According to Sells, myths like the story of Persephone touch upon human themes that never change: love and revenge, mortality and immortality, knowledge and lack of knowledge, motherhood and fatherhood. “This is where interpretation occurs most frequently, where we discover what these myths might mean to our lives, how they are applicable to our own personal narratives (where we are in our own lives and how those themes interact with larger, archetypal stories), and what wisdom can be gleaned from mythological themes.”

Sells says it is quite easy to find contemporary analogues to Persephone’s journey in popular culture. “Let’s look at a modern narrative in the film Sex, Lies and Videotape,” she says. “Our protagonist, Anne, is faced with a Hades figure in James Spader, who draws her into his orbit which forces her to confront and admit to an unhappy marriage, as well as her own repressed sexuality. She then explores her autonomous self, outside of the identity of ‘wife.’ Her entire life is upended, but rather than deny her own transformation, she makes the changes necessary to fit her newfound wisdom and ‘resurrects’ a more wholly integrated adult woman.”

Sells cites additional pop culture references to the heroine’s journey in Sansa Stark’s arc in HBO’s Game of Thrones, as well as Beyonce’s hit song, “Lemonade”. “(The song) employs use of mythical imagery in the Goddess Oshún from the African diaspora. The song explores her descent, as she leaps off of a building and plunges into the depths, communion with her ancestors and womxn in her life, and depicts eventual and newfound autonomy and empowerment, regardless of re-union with her husband.”

Mythology textsWomen and Mythology is structured so students may view stories through a wide-angle lens. “I think especially for womxn, the personal is the cultural, as well as the political,” says Sells. “In my course, we do not focus on one person’s mythology so much as try to understand various cultural myths and their resonance and relevance to current archetypal figures.” This is of particular importance when viewing the cultural significance of the Goddess figure in contemporary mythology. “The ‘Goddess’ is a very ambiguous term; we look at specific goddesses in various cultural pantheons, and relate them to women in history, narrative, and modernity; from Maya Deren to Frida Kahlo to Buffy the Vampire Slayer.”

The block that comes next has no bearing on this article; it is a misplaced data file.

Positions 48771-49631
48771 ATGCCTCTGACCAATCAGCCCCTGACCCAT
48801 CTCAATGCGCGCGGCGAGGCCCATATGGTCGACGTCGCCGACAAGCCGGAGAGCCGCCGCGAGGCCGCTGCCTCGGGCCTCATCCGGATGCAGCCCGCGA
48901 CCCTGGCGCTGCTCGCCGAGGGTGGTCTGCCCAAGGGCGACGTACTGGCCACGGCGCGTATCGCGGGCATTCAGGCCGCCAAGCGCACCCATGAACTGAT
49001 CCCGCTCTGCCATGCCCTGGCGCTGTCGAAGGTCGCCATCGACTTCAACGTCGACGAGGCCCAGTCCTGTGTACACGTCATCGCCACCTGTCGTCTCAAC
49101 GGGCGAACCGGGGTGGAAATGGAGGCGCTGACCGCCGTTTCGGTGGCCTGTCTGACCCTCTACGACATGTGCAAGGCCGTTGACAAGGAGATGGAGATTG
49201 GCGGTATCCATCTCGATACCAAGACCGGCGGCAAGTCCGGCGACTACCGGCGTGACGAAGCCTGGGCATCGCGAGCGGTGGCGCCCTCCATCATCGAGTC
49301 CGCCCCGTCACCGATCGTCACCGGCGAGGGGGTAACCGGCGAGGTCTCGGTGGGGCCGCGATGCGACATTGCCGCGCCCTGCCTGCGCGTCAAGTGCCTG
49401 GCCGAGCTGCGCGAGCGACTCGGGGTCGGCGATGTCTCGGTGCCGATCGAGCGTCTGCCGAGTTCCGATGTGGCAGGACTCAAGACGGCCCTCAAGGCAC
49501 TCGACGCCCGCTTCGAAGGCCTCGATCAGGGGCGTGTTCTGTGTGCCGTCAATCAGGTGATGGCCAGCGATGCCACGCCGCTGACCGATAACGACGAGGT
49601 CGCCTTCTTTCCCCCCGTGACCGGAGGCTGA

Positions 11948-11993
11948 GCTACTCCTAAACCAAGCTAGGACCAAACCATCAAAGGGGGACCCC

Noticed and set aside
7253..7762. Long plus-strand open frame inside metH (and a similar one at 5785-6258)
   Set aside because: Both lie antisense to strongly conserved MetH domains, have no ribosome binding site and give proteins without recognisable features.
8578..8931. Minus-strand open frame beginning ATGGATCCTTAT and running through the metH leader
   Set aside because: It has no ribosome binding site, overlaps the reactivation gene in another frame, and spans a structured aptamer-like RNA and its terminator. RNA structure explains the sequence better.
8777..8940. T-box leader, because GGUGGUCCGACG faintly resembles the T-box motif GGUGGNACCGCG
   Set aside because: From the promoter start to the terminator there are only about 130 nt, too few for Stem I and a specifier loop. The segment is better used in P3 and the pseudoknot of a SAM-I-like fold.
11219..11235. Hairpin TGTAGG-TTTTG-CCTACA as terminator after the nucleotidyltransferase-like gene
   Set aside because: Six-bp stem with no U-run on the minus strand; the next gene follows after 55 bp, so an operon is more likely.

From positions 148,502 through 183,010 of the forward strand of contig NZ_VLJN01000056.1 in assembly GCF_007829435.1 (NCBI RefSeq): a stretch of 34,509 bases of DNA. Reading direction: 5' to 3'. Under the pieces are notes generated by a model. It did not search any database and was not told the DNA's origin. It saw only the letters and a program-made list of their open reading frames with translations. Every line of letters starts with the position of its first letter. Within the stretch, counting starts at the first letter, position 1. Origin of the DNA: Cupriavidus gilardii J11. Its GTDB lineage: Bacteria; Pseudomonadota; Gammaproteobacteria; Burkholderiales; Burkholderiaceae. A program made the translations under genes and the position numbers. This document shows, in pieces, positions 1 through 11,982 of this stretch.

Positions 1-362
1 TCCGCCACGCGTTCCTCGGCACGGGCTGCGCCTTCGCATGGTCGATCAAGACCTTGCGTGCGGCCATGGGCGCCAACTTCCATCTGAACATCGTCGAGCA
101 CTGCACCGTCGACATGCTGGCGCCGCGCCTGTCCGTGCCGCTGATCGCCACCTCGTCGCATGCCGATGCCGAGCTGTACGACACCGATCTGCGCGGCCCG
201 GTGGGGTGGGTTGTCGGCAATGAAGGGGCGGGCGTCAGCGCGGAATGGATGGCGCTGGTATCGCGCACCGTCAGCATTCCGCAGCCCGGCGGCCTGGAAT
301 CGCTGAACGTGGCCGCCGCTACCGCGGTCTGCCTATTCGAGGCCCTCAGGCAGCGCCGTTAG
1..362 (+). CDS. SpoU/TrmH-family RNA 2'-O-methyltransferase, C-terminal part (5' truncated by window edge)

There are many things Sells looks forward to teaching in her class. Perhaps foremost is helping students discover their place in a greater cultural continuum. “I hope that students are inspired to do their own research into figures introduced in this course and that they will begin to find familiar, archetypal patterns in films, stories, and art encountered in their own lives. That is what this course is: an introduction to archetypal patterns that endlessly repeat.”

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Photo credit #2: Jessica Warby_cc_2.0
Photo credit #3: Pradip Malde_cc_2.0